Stimulus, Response, and Observer Variables in the Auditory Screening of Newborn Infants Behavioral responses of 144 healthy neonates to actual and simulated presentations of three different high-frequency sounds of 85 dB SPL were studied. Stimuli were a narrow-band noise centered at 2000 Hz, a narrow-band noise centered at 3150 Hz, and a pure tone increasing and decreasing in frequency between 2000 and ... Research Article
Research Article  |   March 01, 1970
Stimulus, Response, and Observer Variables in the Auditory Screening of Newborn Infants
 
Author Affiliations & Notes
  • Daniel Ling
    McGill University, Montreal, Canada
  • Agnes H. Ling
    McGill University, Montreal, Canada
  • Donald G. Doehring
    McGill University, Montreal, Canada
Article Information
Research Articles
Research Article   |   March 01, 1970
Stimulus, Response, and Observer Variables in the Auditory Screening of Newborn Infants
Journal of Speech, Language, and Hearing Research, March 1970, Vol. 13, 9-18. doi:10.1044/jshr.1301.09
History: Received June 16, 1969
 
Journal of Speech, Language, and Hearing Research, March 1970, Vol. 13, 9-18. doi:10.1044/jshr.1301.09
History: Received June 16, 1969

Behavioral responses of 144 healthy neonates to actual and simulated presentations of three different high-frequency sounds of 85 dB SPL were studied. Stimuli were a narrow-band noise centered at 2000 Hz, a narrow-band noise centered at 3150 Hz, and a pure tone increasing and decreasing in frequency between 2000 and 4000 Hz. A masking noise which prevented knowledge of stimulus events was presented to one member of each observer pair.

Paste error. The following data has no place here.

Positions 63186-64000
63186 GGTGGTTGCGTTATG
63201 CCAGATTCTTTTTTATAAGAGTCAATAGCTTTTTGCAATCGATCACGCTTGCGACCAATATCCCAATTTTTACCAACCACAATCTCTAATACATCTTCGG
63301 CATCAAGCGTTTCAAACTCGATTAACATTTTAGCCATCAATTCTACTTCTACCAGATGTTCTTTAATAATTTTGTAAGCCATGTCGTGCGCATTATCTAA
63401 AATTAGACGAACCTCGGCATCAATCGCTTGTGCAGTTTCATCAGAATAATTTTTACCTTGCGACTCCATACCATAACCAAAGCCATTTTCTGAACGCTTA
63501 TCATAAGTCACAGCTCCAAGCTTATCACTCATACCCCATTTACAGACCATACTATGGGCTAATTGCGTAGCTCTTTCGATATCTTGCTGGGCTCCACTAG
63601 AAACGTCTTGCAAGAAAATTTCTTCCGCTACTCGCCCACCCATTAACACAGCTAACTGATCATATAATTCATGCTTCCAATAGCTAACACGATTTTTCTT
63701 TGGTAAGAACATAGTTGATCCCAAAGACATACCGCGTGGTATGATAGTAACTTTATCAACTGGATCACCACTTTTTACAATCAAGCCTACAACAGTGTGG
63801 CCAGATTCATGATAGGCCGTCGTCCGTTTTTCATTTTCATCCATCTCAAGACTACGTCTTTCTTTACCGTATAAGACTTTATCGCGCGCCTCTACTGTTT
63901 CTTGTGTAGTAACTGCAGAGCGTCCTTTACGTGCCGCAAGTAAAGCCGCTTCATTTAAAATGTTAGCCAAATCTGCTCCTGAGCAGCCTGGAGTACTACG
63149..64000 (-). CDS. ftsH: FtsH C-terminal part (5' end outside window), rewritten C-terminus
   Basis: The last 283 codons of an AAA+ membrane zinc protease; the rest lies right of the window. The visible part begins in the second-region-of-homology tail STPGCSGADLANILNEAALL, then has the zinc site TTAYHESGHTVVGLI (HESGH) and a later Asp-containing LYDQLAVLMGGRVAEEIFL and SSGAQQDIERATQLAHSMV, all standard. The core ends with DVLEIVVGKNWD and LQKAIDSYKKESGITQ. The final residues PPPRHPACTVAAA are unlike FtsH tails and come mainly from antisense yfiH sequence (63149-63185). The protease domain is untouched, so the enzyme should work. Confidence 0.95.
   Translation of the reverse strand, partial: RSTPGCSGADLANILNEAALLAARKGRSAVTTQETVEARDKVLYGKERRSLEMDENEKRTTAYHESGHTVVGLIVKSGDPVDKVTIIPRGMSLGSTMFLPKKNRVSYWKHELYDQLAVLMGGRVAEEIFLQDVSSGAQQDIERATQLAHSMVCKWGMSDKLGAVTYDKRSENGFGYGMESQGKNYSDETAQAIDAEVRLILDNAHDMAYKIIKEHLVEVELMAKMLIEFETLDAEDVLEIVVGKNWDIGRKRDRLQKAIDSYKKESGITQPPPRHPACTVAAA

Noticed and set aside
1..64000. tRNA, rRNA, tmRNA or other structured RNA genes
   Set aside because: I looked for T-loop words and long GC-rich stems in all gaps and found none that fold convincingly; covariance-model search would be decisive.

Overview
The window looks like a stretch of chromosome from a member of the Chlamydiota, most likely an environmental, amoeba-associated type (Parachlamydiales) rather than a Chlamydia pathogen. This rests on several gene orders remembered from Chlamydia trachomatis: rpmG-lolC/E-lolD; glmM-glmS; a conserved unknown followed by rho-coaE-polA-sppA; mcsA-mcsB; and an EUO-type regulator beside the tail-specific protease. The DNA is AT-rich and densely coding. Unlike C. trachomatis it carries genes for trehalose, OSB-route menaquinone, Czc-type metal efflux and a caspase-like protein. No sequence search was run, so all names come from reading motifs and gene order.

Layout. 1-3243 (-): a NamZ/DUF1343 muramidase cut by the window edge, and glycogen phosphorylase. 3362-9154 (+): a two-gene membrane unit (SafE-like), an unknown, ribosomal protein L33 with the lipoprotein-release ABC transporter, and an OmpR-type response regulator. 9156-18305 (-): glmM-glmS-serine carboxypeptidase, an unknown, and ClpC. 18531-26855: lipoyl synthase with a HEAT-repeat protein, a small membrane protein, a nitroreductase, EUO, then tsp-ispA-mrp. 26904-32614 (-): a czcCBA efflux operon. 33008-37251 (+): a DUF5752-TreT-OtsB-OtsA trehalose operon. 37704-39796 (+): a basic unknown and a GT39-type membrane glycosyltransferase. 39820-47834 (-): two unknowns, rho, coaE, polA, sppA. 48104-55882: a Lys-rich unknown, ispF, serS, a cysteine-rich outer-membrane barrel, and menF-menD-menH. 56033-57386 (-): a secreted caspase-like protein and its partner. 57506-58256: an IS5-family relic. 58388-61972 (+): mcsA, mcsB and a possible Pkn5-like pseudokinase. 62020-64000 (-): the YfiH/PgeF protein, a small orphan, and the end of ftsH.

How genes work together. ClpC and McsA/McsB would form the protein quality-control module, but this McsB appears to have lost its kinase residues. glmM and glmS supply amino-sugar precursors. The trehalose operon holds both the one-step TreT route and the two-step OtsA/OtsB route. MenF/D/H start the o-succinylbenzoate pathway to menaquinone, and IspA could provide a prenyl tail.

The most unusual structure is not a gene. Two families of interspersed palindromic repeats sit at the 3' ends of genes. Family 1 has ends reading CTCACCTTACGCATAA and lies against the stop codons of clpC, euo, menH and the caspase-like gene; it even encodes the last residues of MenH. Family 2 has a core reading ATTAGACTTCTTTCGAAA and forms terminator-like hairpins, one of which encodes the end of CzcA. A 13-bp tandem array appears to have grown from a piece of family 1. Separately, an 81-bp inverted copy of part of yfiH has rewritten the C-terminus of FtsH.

Results indicated that an observer’s judgments of infant behavior may be significantly influenced by knowledge of stimulus events. More responses were observed with the narrow-band noise centered at 2000 Hz; the most frequently observed responses were strong whole-body movements. A decrement in response strength tended to occur with repeated stimulation. Neither positive nor false positive responses were related to sex, anomalies, gestation period, birth weight, age at test, or body temperature. The inherent complexities of infant screening are discussed in relation to a signal detection paradigm.

Order a Subscription
Pay Per View
Entire Journal of Speech, Language, and Hearing Research content & archive
24-hour access
This Article
24-hour access